' ' Cinema Romantico: The Glass Shield

Thursday, July 02, 2020

The Glass Shield

If Charles Burnett’s “The Glass Shield” put the LAPD under the microscope in the wake of the L.A. Riots (L.A. Rebellion), so too does it put Hollywood under the microscope and its penchant for conveying police departments less as assemblies of peacekeepers than renegade heroes. That lie is immediately illustrated, literally, as the film’s titles are run over panels of a fictional comic book in which a black cop saves the day. “Your shield is made of gold!” his white superior tells him. It is this sort of callow worldview that Rookie Deputy J.J. Johnson (Michael Boatman), the only person of color in the L.A. Sheriff’s office, mirroring a real person from the 1970s, initially expresses, embodied in Boatman’s eager smile and epitomized in a shot where he stands in front of his police locker, practically beaming, while a nameless cop over his shoulder in the background juggles nightsticks, like the whole thing is just some big show and he’s finally been cast. It’s also, tellingly, the only moment in “The Glass Shield” when Burnett resorts to slow motion, mocking the nominal heroism typically inherent in that device and pointedly telegraphing his renunciation of such clichés, eschewing car chases, slides over the hoods of cabs, even, swear words. And if the bad cops are portrayed with little complexity, Burnett is leaving no room for holding them up as anti-heroes, stripping away any of the violent romanticism peddled by movies like “Dirty Harry” or “Training Day”, calling a bunch of spades a bunch of spades.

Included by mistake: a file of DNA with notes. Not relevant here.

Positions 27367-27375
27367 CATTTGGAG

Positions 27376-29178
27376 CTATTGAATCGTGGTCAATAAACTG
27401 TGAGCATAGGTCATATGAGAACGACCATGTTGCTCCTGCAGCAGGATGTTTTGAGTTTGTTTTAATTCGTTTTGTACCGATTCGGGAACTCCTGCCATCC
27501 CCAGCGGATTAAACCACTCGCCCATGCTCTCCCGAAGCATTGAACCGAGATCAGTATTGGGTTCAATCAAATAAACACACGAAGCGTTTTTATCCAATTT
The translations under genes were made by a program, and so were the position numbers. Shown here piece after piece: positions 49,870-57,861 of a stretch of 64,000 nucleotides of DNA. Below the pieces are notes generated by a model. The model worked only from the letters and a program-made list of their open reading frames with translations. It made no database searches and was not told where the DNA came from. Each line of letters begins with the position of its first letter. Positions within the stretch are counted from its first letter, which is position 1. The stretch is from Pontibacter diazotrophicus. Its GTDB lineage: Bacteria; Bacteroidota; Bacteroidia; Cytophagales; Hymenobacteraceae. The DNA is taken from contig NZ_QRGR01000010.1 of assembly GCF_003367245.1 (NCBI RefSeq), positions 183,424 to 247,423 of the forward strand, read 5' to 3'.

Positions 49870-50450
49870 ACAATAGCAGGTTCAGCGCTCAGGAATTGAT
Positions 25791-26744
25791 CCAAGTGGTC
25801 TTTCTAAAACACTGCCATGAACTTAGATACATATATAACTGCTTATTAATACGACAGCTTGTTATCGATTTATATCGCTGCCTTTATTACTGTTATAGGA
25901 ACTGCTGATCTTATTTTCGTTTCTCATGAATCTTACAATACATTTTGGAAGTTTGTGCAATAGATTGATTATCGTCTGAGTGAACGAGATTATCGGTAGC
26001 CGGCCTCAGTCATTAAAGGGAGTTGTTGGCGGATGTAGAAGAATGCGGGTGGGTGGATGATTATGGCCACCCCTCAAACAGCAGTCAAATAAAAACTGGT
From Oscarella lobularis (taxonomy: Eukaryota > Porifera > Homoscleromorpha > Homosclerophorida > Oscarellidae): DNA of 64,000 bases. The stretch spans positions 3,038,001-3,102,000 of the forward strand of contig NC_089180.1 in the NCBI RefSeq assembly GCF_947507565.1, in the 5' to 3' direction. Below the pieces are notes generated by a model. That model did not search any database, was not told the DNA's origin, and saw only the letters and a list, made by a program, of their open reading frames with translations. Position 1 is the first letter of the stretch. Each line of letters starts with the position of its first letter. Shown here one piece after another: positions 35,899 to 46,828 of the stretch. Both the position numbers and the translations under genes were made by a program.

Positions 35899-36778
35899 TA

If J.J. is surrounded by racists, he is also given a chance, in the department’s own kind of way, at essentially becoming colorless, coached to be one of them, “not a brother”, brought home in a traffic stop where he lets a black woman go with a warning only to have his partner track her right back down. Played with just the right amount of willful naivety, he goes along until it becomes obvious he’s being played, as the narrative coalesces around a young man, Teddy Woods (Ice Cube), pulled over just for being black and subsequently fingered for a crime he didn’t commit, leading to a trial and J.J.’s crisis of conscience. His own moral failings in the case are not written off even as he finally opens his eyes, so to speak, and takes a stand. And even when he takes a stand, Burnett forgoes the One Tough Cop fairy tale. No, J.J. works not just with the department’s only woman, Deborah Fields (Lori Petty), viewed with as much contempt as J.J., but a White whistleblower, briefly blurring those color lines, and a Black attorney (Bernie Casey) fighting for Teddy, evoking a collective as balm, similar to Burnett documentaries covered earlier this week.

If “The Glass Shield” was inspired by a true story, Burnett is less inspired by realism, preferring an almost expressionistic approach, deeming the emotion of scenes more important than authenticity. Indeed, if it begins with that clever bout of slow motion to convey J.J.’s initial callowness, Burnett then effectively utilizes color and shadow to impart J.J.’s professional descent into the muck. Using blinds to cast shadows like prison bars is not new but has rarely been deployed as memorably here, especially in an early conversation between Deborah and J.J. where she challenges him on his Pollyanna-ish attitude, as if he doesn’t even realize he’s locked himself inside and thrown away the key. This becomes even more poetically figurative later, after he’s turned against his department and is locked up to prevent him from causing further trouble. The cell is lit in a frightful, blazing orange which, contrasted against a cold blue just outside, makes him look for all the world like a person sentenced to his own personal hell.

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